Fatalities are down 99% and some hospitals have no coronavirus patients, sparking hope that ‘herd immunity’ may be near
The number of people in hospital with Covid-19 has fallen 96% since the peak of the pandemic, official data reveals.
Hospital staff are now treating just 700 coronavirus patients a day in England, compared to about 17,000 a day during the middle of April, according to NHS England.
Last week, some hospitals did not have a single coronavirus patient on their wards, with one top doctor suggesting that Britain is “almost reaching herd immunity”.
NHS hospitals have been warned they could face a fine if they are not at 90 per cent of their usual capacity levels by October.
A lot of routine care was paused due to the coronavirus pandemic and hospitals are currently thought to be running around 60 per cent of their usual capacity.
People with treatable cancers are going to die because hospitals have been laid empty due to Government scaremongering, an NHS nurse has warned.
An NHS nurse called Holly* has said that throughout the lockdown period “hospitals were empty” beyond the ICU units and Covid wards and that people have died as a result.
The coronavirus pandemic was probably already in retreat before the full lockdown was imposed, the chief medical officer for England said as he insisted that there was no “huge delay” in government action.
Chris Whitty said that “many of the problems we had came out of lack of testing capacity”. He blamed a failure to build up public health infrastructure in previous years for leaving Britain unprepared.
Chris Whitty blames poor planning for lockdown in bad-tempered health committee – The Times, 22 July 2020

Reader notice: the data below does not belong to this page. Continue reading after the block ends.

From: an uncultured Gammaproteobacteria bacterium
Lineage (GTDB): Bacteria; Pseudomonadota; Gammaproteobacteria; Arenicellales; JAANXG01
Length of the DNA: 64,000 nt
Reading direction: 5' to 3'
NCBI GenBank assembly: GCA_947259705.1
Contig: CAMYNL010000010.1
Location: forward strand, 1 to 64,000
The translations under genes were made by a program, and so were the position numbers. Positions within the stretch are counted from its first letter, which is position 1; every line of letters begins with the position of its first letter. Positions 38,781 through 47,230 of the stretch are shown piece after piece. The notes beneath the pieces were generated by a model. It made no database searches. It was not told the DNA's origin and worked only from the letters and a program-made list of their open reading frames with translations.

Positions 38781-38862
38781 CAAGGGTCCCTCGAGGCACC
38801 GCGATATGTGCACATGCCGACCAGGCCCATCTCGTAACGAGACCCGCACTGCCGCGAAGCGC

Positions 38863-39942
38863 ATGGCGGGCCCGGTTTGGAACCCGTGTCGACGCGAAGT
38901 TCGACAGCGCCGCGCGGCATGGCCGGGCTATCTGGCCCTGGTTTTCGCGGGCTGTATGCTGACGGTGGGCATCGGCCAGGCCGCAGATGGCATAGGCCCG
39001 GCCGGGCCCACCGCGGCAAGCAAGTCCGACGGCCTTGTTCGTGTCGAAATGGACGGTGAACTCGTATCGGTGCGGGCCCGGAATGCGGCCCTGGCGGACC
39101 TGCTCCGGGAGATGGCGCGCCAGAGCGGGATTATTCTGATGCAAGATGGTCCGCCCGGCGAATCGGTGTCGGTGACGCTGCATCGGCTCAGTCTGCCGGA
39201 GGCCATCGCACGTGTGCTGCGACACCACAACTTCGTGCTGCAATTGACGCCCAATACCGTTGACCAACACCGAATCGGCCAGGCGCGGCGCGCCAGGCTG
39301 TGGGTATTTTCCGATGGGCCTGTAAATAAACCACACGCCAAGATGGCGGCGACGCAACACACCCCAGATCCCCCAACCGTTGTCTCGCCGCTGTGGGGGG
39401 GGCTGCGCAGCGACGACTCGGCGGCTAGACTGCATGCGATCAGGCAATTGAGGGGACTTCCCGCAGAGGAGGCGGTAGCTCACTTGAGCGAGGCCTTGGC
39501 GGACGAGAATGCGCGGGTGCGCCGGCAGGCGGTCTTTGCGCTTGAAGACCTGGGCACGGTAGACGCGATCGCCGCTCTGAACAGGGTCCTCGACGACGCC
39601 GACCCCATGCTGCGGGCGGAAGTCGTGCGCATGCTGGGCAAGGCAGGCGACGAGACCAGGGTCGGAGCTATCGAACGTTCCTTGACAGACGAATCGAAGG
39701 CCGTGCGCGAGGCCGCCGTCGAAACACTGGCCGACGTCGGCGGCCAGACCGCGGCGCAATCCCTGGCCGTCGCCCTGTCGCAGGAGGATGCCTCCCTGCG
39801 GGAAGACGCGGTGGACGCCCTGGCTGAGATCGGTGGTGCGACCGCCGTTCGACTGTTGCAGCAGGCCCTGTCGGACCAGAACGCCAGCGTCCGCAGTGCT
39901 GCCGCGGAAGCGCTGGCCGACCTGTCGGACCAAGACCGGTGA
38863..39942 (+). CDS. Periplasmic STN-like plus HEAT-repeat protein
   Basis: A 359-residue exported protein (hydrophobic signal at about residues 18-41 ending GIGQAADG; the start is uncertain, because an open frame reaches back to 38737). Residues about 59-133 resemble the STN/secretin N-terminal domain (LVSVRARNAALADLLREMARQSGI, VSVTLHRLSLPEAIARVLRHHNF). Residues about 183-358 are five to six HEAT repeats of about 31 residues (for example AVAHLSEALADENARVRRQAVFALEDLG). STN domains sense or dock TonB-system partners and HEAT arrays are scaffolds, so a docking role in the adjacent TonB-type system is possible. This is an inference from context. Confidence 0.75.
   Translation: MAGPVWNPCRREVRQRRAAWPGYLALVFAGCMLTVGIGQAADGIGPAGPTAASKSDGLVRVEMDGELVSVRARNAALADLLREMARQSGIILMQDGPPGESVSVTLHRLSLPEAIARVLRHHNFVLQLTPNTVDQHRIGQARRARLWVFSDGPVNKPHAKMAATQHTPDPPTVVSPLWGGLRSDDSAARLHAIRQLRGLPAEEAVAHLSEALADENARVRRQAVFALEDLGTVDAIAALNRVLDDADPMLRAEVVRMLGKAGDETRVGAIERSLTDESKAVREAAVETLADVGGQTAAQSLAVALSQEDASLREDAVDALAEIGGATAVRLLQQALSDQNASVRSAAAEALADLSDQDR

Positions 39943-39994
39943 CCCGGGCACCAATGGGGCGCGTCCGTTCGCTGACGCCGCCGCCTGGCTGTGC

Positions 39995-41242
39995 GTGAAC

A new report by the National Audit Office confirms that 25,000 people moved from hospitals into care homes between mid-March and mid-April.
Jeremy Hunt, the Conservative former health secretary who now chairs the Commons Health Committee, said the findings were “extraordinary” and came “despite widespread knowledge that the virus could be carried asymptomatically”.
One reason why the models failed is that they – just like most countries’ politicians – underestimated how millions of people spontaneously adapt to new circumstances. They only thought in terms of lockdowns vs business as usual, but failed to consider a third option: that people engage in social distancing voluntarily when they realise lives are at stake and when authorities recommend them to do so.
As countries plan how to leave lockdown, they can look at Sweden and ask: what happens if you don’t involve the police, if you don’t issue edicts about how many of your relatives or neighbours you can visit, and just ask people to be careful? Might that work? The Swedish experiment casts huge doubts on the models, and makes the case for trusting the public.
What is unique about this pandemic–apart from the fact that it’s rather small–is that the damage that it does is self-inflicted.
This is a very odd plague. It’s rather small in scale but it’s gigantic in consequences because we have chosen to inflict a form of economic suicide on ourselves.